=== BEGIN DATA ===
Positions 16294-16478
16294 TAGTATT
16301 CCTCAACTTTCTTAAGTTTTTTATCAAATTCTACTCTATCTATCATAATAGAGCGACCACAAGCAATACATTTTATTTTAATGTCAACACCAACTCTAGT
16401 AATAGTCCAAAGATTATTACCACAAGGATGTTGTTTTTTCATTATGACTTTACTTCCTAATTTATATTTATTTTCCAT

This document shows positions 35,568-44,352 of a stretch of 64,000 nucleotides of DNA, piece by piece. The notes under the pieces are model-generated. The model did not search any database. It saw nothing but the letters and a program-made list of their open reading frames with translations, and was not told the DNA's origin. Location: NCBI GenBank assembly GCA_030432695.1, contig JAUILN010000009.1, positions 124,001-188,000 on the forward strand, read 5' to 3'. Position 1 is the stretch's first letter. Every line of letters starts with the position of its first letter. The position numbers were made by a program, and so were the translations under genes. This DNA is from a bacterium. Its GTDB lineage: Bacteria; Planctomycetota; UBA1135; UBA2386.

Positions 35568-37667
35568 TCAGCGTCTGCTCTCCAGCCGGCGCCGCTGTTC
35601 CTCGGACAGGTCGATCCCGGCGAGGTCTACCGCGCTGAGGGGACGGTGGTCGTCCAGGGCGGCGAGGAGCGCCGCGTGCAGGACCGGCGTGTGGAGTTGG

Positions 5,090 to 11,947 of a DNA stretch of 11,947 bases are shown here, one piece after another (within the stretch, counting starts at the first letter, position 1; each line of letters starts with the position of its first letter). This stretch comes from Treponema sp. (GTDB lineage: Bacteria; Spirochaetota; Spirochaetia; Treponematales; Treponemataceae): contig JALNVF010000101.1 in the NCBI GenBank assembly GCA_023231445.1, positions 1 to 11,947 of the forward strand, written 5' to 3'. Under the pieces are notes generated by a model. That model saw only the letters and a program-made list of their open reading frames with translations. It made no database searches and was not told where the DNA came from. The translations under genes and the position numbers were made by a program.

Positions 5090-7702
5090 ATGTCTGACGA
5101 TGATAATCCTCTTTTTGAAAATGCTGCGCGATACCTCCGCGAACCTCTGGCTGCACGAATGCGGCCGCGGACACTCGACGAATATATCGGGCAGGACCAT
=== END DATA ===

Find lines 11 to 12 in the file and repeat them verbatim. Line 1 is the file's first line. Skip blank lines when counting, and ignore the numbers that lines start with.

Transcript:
5090 ATGTCTGACGA
5101 TGATAATCCTCTTTTTGAAAATGCTGCGCGATACCTCCGCGAACCTCTGGCTGCACGAATGCGGCCGCGGACACTCGACGAATATATCGGGCAGGACCAT